Straw Dogs (2011 film)
Theatrical release poster
|Directed by||Rod Lurie|
|Screenplay by||Rod Lurie|
|Music by||Larry Groupé|
|Edited by||Sarah Boyd|
|Distributed by||Screen Gems|
|Box office||$11.2 million|
Straw Dogs is a 2011 American psychological thriller film directed, produced, and written by Rod Lurie. It is a remake of Sam Peckinpah's 1971 film Straw Dogs, itself based on the Gordon Williams novel The Siege of Trencher's Farm. It stars James Marsden and Kate Bosworth. Critical reception of the film was generally lukewarm, and it performed poorly at the box office. It still is currently unknown if the film will eventually see a DVD release or if not a Blu-Ray release, as both Sony Pictures Entertainment and BattlePlan Productions, still have not announced any upcoming digital media format releases for this film in the United States.
Scriptwriter David Sumner (James Marsden) and his wife, actress Amy Sumner (Kate Bosworth), move to where Amy grew up, in rural Mississippi, to rebuild the house of Amy's recently deceased father and to allow David to finish a script. David meets Amy's ex-boyfriend Charlie Venner (Alexander Skarsgård) and his friends Norman (Rhys Coiro), Chris (Billy Lush), and Bic (Drew Powell), whom he hires to fix a roof. David also meets former football coach Tom Heddon (James Woods), whose 15-year-old daughter Janice (Willa Holland) is attracted to a local man with an intellectual disability, Jeremy Niles (Dominic Purcell). Heddon often bullies Jeremy and believes Jeremy is stalking his daughter.
Charlie and his friends begin taunting David. The taunting escalates into harassment as they make crude remarks towards Amy and play loud music to annoy David and impede his work on his screenplay. After a jog, Amy goes upstairs to take a bath, then opens the bathroom window and disrobes provocatively in clear view of the workmen.
Someone enters the house and strangles the couple's cat. David is hesitant about confronting the workmen about the cat, but attempts to question the men. Charlie and his friends deny everything.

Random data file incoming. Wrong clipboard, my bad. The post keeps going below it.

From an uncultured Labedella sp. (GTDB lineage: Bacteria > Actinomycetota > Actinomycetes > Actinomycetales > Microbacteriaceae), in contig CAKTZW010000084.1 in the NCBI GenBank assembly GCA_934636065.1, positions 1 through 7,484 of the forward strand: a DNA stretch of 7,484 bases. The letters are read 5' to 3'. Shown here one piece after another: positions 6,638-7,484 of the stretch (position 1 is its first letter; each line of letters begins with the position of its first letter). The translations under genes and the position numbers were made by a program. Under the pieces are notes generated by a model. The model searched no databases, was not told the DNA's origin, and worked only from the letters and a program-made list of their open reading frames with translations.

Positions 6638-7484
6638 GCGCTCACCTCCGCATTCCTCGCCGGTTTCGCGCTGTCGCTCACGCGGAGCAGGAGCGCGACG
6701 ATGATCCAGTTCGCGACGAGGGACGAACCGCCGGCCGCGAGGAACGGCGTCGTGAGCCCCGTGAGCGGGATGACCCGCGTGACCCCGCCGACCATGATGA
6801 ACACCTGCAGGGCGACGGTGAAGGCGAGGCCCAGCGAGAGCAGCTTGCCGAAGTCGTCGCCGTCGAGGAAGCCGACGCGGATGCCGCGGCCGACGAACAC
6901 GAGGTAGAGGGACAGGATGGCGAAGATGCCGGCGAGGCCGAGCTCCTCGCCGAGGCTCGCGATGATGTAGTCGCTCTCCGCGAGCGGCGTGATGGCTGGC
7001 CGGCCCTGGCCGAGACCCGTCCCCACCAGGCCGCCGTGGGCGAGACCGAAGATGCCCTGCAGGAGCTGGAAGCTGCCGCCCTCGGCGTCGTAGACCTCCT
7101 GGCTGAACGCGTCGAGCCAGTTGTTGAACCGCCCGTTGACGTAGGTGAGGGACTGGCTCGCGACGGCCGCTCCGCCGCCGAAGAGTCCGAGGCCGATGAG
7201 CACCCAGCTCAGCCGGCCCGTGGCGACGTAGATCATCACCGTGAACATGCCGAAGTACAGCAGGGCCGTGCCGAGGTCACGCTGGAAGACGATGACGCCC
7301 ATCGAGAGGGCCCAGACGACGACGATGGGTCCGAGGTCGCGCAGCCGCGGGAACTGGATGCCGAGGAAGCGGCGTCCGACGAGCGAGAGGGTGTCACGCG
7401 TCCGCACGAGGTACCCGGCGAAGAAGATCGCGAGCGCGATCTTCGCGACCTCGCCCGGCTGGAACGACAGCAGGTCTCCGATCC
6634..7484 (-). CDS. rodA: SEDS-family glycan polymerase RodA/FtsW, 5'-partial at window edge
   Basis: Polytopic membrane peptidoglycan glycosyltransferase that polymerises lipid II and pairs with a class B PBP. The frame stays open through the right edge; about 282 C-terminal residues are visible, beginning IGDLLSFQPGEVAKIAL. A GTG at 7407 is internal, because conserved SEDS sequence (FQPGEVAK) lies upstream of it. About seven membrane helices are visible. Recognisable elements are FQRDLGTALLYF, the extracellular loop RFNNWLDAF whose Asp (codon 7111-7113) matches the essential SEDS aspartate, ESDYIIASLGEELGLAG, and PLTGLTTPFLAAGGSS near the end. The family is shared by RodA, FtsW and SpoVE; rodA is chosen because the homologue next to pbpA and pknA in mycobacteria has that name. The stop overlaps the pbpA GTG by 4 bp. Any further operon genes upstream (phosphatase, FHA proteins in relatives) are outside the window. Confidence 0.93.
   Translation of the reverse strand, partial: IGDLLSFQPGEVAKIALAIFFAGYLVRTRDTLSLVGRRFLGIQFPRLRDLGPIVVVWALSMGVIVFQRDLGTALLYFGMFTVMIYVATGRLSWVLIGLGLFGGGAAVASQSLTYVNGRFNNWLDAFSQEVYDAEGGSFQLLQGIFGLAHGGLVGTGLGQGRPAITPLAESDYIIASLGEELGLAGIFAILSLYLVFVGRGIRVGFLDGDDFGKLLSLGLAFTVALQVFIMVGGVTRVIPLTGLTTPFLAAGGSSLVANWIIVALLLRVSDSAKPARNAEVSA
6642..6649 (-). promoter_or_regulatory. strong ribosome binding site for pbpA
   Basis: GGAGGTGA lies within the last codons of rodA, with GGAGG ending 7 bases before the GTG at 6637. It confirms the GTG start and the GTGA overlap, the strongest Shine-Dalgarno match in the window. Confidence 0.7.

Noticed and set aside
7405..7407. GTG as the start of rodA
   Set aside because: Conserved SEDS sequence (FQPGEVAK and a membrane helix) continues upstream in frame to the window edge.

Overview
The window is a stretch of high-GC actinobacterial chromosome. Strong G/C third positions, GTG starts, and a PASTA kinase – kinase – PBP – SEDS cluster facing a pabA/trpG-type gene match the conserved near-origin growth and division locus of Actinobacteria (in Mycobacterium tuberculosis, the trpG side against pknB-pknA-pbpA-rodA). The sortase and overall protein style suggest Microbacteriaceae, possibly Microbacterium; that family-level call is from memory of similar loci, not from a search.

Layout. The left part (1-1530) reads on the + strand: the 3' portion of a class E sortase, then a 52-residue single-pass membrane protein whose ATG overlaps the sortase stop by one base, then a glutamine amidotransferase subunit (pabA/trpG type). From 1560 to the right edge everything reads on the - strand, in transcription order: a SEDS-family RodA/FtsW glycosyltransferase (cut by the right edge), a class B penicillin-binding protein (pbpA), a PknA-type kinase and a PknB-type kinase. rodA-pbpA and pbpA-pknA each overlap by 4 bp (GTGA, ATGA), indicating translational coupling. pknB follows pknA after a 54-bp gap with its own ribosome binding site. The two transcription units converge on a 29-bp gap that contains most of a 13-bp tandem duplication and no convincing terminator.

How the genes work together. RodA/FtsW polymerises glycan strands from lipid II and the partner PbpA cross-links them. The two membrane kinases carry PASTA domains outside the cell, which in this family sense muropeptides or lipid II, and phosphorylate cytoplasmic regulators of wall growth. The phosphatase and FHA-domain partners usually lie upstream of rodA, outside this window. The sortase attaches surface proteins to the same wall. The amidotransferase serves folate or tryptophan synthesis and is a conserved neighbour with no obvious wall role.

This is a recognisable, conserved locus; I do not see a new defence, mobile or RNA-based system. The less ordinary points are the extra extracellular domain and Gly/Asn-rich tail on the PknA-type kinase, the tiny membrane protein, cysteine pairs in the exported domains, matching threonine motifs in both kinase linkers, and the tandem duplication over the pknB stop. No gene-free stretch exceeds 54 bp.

While David is out in the forest in order to hunt deer together with the workmen, Charlie forces his way into the house and rapes Amy. Afterwards, Norman rapes Amy while Charlie watches reluctantly.
When David returns, Amy says nothing about the rapes. David fires the men the next day. At Amy's insistence, they go to a local football game. Janice persuades Jeremy to enter an empty locker room and attempts to give him oral sex. Heddon has noticed her absence and begins looking for her, and as he approaches, Jeremy, scared of Heddon discovering them, holds his hand over Janice's mouth to silence her, accidentally smothering her to death. He runs away just as Heddon informs Charlie and his friends of Janice's disappearance and guesses that Jeremy has done something to her.
Amy begins to flash back to the rapes and asks David to take her home. On the way, she tells him she wants to return to Los Angeles, surprising him and causing him to accidentally run over Jeremy. David and Amy take him to their home and call an ambulance. Charlie and Norman overhear the ambulance call on a police scanner, and tell Heddon. He goes to David and Amy's house with Charlie, Norman, Chris and Bic. The Sheriff arrives, but Heddon kills the Sheriff at the front door then attempts to enter the house. David takes Amy and Jeremy upstairs to the bedroom and prepares to fight off the men.